With the 2004 Cadillac XLR, Cadillac came one step closer to forgetting past mistakes and reclaiming its title of "Standard of the World." XLR was Cadillac's chance to get it right. Its previous foray into the two-seat luxury-performance realm fell embarrassingly short with the 1987-93 Allante, an American-Italian amalgam of front-wheel drive, quiet styling, and undistinguished performance.
The 2004 Cadillac XRL sought to combine performance and style in a 2-seat
luxury coupe, a feat at which Cadillac had previously fared poorly.
For the XLR, Cadillac reached straight for GM's best performance platform, that of the 2004 C6 Corvette. With a state-of-the-art chassis, rear-wheel drive, and more than 300 horsepower, it was well prepared for battle. And its controversial, edgy "Arts and Science" design guaranteed XLR distinction from its Lexus, Mercedes, and Jaguar competition.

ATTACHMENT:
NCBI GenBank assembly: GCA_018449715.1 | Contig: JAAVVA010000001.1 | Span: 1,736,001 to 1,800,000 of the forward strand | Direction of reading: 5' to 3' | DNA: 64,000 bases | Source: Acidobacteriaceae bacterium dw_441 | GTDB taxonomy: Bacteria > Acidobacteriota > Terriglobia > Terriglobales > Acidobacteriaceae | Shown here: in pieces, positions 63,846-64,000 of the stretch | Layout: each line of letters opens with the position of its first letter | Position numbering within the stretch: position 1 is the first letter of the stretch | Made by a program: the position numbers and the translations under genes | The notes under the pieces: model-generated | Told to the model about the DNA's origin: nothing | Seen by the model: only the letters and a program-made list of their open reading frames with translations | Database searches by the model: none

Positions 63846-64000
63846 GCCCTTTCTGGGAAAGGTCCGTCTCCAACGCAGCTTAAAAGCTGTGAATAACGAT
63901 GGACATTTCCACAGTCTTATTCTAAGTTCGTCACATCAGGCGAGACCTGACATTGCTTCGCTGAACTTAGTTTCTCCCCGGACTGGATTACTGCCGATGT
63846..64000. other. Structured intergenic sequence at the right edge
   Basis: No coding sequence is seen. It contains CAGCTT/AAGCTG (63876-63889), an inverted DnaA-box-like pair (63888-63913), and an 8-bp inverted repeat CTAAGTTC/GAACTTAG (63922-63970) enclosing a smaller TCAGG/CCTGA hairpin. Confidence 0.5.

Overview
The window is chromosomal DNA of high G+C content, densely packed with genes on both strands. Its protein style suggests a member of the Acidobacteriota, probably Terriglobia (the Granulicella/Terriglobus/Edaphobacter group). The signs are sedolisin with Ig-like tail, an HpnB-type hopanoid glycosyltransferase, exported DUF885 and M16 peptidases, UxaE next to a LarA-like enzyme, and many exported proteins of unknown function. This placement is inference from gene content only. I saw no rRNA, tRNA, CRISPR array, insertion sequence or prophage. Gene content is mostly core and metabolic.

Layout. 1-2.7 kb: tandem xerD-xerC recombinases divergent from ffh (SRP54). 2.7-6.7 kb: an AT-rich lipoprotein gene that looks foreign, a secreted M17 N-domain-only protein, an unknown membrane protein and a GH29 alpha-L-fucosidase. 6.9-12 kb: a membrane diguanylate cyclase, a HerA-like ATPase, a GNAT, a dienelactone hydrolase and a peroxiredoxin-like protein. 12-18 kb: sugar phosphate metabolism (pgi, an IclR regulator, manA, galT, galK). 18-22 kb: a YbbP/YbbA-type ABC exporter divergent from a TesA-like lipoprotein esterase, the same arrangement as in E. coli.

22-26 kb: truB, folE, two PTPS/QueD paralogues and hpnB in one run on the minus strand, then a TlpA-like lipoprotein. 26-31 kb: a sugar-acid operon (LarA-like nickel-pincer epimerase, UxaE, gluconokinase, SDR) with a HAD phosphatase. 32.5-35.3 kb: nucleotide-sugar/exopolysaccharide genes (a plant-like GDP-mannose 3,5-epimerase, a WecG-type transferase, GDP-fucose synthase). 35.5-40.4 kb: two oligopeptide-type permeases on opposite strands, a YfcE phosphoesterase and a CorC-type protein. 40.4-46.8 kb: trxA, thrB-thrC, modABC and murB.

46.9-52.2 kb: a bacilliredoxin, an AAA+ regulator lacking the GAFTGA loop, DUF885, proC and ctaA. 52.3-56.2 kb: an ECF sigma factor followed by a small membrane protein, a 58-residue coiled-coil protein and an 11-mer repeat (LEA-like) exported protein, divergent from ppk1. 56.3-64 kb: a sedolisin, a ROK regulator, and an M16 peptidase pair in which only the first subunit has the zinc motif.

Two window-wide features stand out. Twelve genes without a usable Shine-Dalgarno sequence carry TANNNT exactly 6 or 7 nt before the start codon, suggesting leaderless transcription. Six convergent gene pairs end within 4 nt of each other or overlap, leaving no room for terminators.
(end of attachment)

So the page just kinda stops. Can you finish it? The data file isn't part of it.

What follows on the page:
XLR was first seen on auto show stands as the Evoq concept car in 2001. Its champion was swashbuckling auto executive Bob Lutz, who joined GM in 2001 to breathe excitement into the company. The production version debuted in spring 2003, the boldest example yet of Cadillac's edgy styling theme.
The interior of the 2004 Cadillac XRL was understated and distinguished.
Sharing the Corvette's basic chassis but trading the 'Vette's pushrod V-8 for Cadillac's own "Northstar" double overhead-cam V-8, the XLR secured its upscale performance credentials. Assembled alongside Corvette in Kentucky, XLR featured a longer wheelbase for a better ride, a retractable hardtop for coupe-like comfort, and instruments designed by Italian watchmaker Bulgari.
XLR helped pioneer the move to bolder design and return to rear-wheel drive by GM's flagship division. It was a key element in Cadillac's quest to reclaim its title of "Standard of the World."
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